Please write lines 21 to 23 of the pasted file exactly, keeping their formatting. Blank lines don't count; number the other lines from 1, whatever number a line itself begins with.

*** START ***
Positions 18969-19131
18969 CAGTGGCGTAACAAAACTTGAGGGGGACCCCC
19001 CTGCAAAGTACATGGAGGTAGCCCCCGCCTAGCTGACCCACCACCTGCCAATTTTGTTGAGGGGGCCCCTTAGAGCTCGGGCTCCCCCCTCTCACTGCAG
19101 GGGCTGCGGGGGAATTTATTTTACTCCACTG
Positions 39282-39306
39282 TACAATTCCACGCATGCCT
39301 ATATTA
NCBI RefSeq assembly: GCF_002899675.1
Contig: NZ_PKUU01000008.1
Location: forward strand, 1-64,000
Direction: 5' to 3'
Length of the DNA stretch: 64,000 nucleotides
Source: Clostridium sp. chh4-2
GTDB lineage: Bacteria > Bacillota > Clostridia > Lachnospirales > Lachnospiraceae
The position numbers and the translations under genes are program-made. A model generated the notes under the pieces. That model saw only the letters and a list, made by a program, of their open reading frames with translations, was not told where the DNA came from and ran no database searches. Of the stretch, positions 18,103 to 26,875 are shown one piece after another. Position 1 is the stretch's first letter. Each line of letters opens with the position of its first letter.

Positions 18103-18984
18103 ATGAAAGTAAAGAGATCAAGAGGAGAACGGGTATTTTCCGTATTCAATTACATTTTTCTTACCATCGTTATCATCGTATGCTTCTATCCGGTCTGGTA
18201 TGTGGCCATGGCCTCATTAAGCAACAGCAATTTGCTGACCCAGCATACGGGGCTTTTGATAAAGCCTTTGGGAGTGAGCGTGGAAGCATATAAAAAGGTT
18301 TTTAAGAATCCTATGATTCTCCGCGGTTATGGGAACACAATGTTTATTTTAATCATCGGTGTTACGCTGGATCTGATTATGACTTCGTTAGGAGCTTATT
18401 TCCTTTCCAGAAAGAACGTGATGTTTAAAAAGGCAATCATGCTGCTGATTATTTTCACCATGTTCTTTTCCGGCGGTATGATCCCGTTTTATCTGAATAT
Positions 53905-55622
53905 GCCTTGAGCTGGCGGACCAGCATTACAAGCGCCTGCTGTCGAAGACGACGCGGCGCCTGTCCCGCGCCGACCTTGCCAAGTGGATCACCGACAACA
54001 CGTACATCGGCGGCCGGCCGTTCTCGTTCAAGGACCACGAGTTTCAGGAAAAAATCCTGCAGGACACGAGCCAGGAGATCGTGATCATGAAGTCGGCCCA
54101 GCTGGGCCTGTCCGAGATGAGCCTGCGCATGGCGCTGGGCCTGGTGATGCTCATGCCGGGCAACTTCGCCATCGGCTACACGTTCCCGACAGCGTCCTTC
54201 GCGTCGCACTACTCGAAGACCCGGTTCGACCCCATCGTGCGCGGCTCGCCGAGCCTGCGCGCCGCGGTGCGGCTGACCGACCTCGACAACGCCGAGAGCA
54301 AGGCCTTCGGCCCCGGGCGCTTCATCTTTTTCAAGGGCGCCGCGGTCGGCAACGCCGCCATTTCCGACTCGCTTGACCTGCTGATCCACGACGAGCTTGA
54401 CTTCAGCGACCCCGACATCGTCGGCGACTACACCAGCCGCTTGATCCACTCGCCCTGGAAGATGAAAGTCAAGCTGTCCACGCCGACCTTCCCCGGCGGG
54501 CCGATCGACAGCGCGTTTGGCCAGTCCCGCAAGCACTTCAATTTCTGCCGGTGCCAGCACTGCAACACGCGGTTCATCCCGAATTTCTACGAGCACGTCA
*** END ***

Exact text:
Positions 53905-55622
53905 GCCTTGAGCTGGCGGACCAGCATTACAAGCGCCTGCTGTCGAAGACGACGCGGCGCCTGTCCCGCGCCGACCTTGCCAAGTGGATCACCGACAACA
54001 CGTACATCGGCGGCCGGCCGTTCTCGTTCAAGGACCACGAGTTTCAGGAAAAAATCCTGCAGGACACGAGCCAGGAGATCGTGATCATGAAGTCGGCCCA